Honey is the result of a series of processes that influence its composition. Generally, honey is composed of water at 17%, carbohydrates at 79.5% and other particles at 3.5%. These proportions may vary slightly from one honey to another, from one type of crop to another or even from one country to another.
Water, for example, contains more deuterium than ordinary water. As for carbohydrates, this predominant part contains about 85% monosaccharides, levulose, 1.5% sucrose, 7% maltose and traces of many other sugars (isomaltose, centose, maltotriose...). It is in fact an invert sugar, after a chemical reaction involving the enzyme invertase on sucrose and water.
Other less obvious components
Did you know that ashes are used in the composition of honey? Don't worry, they are only present in minute quantities. On the other hand, other mineral matter brings an obvious nutritional value to the final product of the hive: copper, magnesium, sodium, manganese, calcium and potassium but also about thirty trace elements.
Proteins are equivalent to 0.26% of the total weight and are mainly peptones, albumins, globulins and nucleoprotides. Among the batch of proteins, proline comes from the bee's salivary glands. Honey has an acidic pH ranging from 3.2 to 4.5 with an average of 3.9. In addition, honey contains gluconic acid from a bacterium present during its maturation, but also enzymes such as alpha-amylase, glucose oxidase and catalase, or B vitamins.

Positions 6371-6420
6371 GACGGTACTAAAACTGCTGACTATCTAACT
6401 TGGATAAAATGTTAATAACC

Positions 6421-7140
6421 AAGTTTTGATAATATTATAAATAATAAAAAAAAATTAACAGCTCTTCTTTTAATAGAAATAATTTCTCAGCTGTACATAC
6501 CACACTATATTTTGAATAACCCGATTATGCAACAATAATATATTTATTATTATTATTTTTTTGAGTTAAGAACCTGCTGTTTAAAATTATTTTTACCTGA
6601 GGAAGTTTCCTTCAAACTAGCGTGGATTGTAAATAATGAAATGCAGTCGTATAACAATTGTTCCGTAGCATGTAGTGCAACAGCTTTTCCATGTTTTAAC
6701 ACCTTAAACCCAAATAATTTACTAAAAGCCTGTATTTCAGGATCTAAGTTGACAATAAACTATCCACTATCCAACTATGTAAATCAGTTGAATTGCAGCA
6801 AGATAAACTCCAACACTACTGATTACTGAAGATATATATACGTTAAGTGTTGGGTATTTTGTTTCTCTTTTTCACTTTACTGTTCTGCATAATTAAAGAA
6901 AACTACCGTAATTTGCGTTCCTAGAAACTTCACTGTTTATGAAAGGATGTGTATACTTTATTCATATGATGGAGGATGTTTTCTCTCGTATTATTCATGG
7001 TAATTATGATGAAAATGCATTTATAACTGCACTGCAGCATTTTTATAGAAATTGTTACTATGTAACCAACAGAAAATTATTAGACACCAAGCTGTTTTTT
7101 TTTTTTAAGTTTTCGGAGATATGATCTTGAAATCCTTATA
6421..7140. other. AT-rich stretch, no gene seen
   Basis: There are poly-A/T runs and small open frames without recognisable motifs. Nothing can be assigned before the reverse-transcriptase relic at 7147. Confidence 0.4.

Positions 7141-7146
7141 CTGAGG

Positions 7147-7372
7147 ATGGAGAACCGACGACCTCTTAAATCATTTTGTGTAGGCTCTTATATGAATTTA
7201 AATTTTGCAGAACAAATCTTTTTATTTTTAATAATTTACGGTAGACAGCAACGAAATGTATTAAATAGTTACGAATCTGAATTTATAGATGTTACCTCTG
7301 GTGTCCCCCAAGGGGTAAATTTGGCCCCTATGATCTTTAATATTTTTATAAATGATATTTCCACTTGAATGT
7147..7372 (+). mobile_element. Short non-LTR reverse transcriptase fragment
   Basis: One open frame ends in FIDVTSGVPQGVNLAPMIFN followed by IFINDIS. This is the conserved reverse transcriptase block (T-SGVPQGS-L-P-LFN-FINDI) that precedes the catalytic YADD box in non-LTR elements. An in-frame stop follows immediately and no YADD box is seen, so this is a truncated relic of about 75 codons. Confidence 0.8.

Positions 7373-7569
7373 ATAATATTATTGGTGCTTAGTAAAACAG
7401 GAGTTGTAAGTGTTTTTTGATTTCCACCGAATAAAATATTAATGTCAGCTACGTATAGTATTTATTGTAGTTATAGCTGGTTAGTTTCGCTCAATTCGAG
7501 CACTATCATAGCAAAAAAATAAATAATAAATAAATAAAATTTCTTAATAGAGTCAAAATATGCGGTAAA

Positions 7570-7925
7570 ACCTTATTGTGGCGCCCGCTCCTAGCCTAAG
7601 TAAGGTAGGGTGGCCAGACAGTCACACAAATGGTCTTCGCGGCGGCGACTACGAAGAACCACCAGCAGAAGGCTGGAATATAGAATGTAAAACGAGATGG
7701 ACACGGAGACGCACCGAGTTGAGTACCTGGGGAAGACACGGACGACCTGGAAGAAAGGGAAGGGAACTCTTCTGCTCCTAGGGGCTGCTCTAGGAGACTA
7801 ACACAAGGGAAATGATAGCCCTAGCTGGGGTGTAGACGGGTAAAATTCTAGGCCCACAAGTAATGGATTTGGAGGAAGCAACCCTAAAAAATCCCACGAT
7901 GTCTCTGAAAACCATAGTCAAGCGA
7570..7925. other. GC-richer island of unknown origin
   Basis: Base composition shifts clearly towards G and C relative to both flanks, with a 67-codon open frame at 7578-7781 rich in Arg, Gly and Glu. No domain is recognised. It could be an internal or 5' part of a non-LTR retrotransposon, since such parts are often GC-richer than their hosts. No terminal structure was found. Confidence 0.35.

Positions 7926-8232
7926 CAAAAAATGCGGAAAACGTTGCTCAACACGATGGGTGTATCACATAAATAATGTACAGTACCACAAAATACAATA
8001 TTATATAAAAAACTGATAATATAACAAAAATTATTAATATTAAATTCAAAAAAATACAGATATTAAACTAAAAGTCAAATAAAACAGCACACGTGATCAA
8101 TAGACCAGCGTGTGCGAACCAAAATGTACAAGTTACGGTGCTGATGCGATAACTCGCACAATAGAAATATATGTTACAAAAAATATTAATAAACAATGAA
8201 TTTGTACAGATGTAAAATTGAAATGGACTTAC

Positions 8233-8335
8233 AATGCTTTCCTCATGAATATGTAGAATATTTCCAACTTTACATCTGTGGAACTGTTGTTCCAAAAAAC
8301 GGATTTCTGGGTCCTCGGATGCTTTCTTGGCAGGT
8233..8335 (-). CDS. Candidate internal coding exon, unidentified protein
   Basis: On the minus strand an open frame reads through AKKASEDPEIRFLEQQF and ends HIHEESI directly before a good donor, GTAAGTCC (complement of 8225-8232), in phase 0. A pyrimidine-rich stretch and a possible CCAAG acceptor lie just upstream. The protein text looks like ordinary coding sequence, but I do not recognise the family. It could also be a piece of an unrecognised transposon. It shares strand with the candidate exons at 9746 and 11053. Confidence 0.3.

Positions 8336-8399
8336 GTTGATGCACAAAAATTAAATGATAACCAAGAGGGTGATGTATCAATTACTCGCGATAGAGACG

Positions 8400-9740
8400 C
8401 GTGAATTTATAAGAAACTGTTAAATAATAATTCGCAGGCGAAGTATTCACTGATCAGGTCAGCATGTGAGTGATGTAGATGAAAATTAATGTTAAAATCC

The influence of the environment
The proportions of the components of honey vary according to several factors, starting with the nature of the soil from which the plants produce their nectar. A soil rich in particular mineral matter will give more minerals in the finished product. Aromatic honeys, containing a detectable portion of aromatic compounds, come from aromatic plants such as thyme, fir, eucalyptus, rosemary or coriander .
Other undesirable compounds are included in the list but also serve as an indicator of the degree of pollution. For example, lead or cadmium exist in trace amounts and are considered pollutants. Another compound: HMF or hydroxymethylfurfural is found in old honeys and overheated honeys.
And the nutritional question?Fraudsters are not to be outdone, a honey can sometimes contain abnormally more water or sugar. Therefore, the composition of honey must meet well-established criteria and must be able to be checked by chemical analyses. From an energy point of view, 100g of honey provides 304 calories, 82g of carbohydrates, 0.3g of protein, 52mg of potassium, 4mg of sodium but no fat.
Combining a sweetening power equal to that of sucrose and a higher nutritional value, with additional aromatic properties, honey is an excellent ingredient in the kitchen and a healthy companion in the medicine box. If you are not convinced, do not hesitate to visit the shop to test our different honeys.